Luo Y., Burley H., Moe A., Sui M. 2019. A meta-analysis of news media’s public agenda-setting ef­fects, 1972-2015. – Journalism & Mass Communication Quarterly. Vol. 96. No. 1. P. 150-172.

Makhortykh M., Sydorova M. 2017. Social Media and Visual Framing of the Conflict in Eastern Ukraine. – Media, War & Conflict. Vol. 10. No. 3. P. 359-381.

McCombs M. 2014. Setting the Agenda: Mass Media and Public Opinion. 2nd Edition. Cambridge: Polity.

McCombs M., Reynolds A. 2009. How The News Shapes Our Civic Agenda. – Media Effects: Advances in Theory and Research (3rd ed.). Ed. by J. Bryant, M. B. Oliver. New York, NY: Routledge.

McCombs M.E., Shaw D.L., Weaver D.H. 1997. Communication and Democracy: Exploring the Intellectual Frontiers in Agenda-Setting Theory. Mahwah, NJ: Erlbaum.

Pleines H. 2016. Oligarchs and politics in Ukraine. – Demokratizatsiya. Vol. 24. No. 1. P. 105-127.

Puglisi R., Snyder Jr.J.M. 2015. The Balanced US Press. – Journal of the European Economic Association. Vol. 13. No. 2. P. 240-264.

Qin B., Strömberg D., Wu Y. 2018. Media bias in China. – American Economic Review. Vol. 108. No. 9. P. 2442-2476.

Reuben R.C. 2009. The Impact of News Coverage on Conflict: Toward Greater Understanding. – Marquette Law Review. Vol. 93. No. 1. P. 45-83.

Schenk C. 2012. Nationalism in the Russian Media: Content Analysis of Newspaper Coverage Surrounding Conflict in Stavropol, 24 May-7 June 2007. – Nationalities Papers. Vol. 40. No. 5. P. 783-805. https://doi. org/10.1080/00905992.2012.705271

Schiffer A.J. 2018. Evaluating Media Bias. Lanham, MD: Rowman & Littlefield.

Stevenson R.L., Eisinger R.A., Feinberg B.M., Kotok A.B. 1973. Untwisting the News Twisters: A Replication of Efron’s Study. – Journalism Quarterly. Vol. 50. No. 2. P. 211-219.

Toepfl F. 2011. Managing Public Outrage: Power, Scandal, and New Media in Contemporary Russia. – New Media & Society. Vol. 13. No. 8. P. 1301-1319.

Toepfl F. 2014. Four Facets of Critical News Literacy in a Non-Democratic Regime: How Young Russians Navigate their News. – European Journal of Communication. Vol. 29. No. 1. P. 68-82. https://doi. org/10.1177/0267323113511183

Van Aelst P., Maddens B., Noppe J., Fiers S. 2008. Politicians in the News: Media or Party Logic? Media Attention and Electoral Success in the Belgian Election Campaign of 2003. – European Journal of Communication. Vol. 23. No. 2. P. 193-210.

Van Herpen M.H. 2015. Putin’s Propaganda Machine: Soft Power and Russian Foreign Policy. Lanham, MD: Rowman & Littlefield.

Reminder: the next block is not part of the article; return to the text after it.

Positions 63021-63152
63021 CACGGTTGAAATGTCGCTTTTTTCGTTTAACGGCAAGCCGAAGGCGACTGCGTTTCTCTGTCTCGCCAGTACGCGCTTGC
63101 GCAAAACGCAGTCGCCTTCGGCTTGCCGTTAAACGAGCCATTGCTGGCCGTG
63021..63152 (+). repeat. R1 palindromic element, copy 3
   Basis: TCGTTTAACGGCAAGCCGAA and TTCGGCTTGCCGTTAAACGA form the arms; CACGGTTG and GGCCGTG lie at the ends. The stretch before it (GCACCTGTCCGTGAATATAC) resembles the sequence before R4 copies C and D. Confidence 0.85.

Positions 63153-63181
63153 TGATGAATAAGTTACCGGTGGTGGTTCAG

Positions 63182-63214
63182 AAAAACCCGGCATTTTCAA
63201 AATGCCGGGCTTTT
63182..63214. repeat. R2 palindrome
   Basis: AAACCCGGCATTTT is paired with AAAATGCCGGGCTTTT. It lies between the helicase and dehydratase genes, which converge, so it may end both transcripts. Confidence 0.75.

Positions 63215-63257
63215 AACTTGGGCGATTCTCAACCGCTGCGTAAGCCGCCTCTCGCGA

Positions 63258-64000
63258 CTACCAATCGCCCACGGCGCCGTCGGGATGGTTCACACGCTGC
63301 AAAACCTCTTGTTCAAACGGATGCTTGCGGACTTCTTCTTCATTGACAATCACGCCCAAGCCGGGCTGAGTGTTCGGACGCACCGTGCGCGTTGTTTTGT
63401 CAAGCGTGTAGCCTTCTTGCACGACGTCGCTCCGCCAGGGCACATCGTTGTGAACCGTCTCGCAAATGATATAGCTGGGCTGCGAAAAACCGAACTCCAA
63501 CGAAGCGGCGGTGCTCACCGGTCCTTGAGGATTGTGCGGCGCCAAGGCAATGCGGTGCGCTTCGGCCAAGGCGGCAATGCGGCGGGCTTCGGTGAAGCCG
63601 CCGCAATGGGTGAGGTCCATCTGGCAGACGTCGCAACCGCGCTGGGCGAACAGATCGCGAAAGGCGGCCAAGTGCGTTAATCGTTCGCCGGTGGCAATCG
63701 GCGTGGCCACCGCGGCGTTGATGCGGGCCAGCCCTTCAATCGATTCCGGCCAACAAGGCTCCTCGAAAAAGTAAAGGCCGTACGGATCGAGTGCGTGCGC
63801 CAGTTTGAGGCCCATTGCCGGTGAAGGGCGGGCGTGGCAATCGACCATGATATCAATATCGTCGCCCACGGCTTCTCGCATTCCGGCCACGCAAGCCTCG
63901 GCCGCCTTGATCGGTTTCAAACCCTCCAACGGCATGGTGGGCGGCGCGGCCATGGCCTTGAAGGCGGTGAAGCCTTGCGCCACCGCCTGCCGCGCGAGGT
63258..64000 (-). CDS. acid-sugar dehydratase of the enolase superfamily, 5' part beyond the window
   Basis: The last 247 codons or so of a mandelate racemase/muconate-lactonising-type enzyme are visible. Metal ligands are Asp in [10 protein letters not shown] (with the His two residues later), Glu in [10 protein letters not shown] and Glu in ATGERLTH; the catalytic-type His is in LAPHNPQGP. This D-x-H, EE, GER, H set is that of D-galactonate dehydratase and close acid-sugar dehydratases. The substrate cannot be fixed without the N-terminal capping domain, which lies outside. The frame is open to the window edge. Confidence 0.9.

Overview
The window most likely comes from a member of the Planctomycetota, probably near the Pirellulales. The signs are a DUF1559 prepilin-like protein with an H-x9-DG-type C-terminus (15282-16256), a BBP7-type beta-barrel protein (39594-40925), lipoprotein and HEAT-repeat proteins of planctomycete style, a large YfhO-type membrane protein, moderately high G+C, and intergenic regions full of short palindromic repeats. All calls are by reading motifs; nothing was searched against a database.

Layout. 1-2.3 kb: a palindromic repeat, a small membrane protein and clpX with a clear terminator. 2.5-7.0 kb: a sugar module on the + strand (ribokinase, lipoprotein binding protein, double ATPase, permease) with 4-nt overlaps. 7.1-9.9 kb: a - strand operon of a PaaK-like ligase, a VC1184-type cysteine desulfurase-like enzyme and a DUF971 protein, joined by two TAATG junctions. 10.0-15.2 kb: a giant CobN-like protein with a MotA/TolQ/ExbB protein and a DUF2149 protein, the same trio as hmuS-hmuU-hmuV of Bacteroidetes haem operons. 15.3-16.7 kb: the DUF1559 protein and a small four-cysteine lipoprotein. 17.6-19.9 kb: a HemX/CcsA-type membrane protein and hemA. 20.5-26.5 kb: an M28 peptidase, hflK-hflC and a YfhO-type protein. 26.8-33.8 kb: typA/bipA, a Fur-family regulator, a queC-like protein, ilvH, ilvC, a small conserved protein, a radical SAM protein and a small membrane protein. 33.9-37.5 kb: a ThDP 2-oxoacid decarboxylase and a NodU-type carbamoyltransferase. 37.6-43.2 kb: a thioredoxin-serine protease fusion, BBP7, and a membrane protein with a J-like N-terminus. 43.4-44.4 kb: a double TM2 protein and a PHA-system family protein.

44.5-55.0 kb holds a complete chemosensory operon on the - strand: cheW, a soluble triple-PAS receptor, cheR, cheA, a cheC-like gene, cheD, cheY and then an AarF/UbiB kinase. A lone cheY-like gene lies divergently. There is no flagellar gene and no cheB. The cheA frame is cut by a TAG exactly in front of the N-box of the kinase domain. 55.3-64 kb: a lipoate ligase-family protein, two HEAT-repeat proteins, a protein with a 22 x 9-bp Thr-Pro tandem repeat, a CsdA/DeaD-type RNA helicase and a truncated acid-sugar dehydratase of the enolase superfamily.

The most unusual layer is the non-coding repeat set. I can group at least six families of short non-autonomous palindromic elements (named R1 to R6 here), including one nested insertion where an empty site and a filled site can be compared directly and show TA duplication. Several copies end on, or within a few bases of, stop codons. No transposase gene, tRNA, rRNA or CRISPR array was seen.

Yekelchyk S. 2015. The Conflict in Ukraine: What Everyone Needs to Know. Oxford University Press.

Zandberg E., Neiger M. 2005. Between the Nation and the Profession: Journalists as Members of Contradicting Communities. – Media, Culture & Society. Vol. 27. No. 1. P. 131-141.


Kazakov A.A. 2015. The Theory of Agenda Setting vs. Framing: To the Question of the Approaches. – Politeia. No. 1. P. 103-114. (In Russ.)

Kazun A.D. 2017. “Rally Around the Flag” Effect. How and Why Support of the Authorities Grows During International Conflicts and Tragedies? – Polis. Political Studies. No. 1. P. 136-146. (In Russ.)

Kazun A.D. 2018. Global News Flow (What Countries Russian Media Talk About and Why?). – Politeia. No. 4. P. 90-105. (In Russ.)

Puyu A.S., Bodrunova S.S., Litvinenko A.A., Kurysheva Yu.V. 2013. Mediakratiya: sovremennye teorii i praktiki [Mediacracy: Modern Theories and Practice]. St. Petersburg: St. Petersburg State University Press. (In Russ.)

Starostenko K.V. 2019. Russian-Kazakh Relations: State and Prospects. – Abyss. No. 1. P. 89-95. (In Russ.) 

Content No. 6, 2021

See also:

Kobzeva S.V.,
Media Monitoring of Crises and Conflicts.. – Polis. Political Studies. 2008. No1

Timofeyeva L.N., Ryabchenko N.A., Malysheva O.P., Gnedash A.A.,
The digital socio-political agenda and its conceptualization within the new media ecology framework. – Polis. Political Studies. 2022. No2

Shevchenko A.Yu.,
Discourse-Analysis of Political Media-Texts. – Polis. Political Studies. 2002. No6

Kostenko N.,
The Media at the Elections: Value Guide-Lines of the Ukrainian Political Press. – Polis. Political Studies. 1999. No6

Tuzikov A.R.,
Mass-Media: Visible and Invisible Ideology. – Polis. Political Studies. 2002. No5



   2024      2023      2022      2021   
   2020      2019      2018      2017      2016   
   2015      2014      2013      2012      2011   
   2010      2009      2008      2007      2006   
   2005      2004      2003      2002      2001   
   2000      1999      1998      1997      1996   
   1995      1994      1993      1992      1991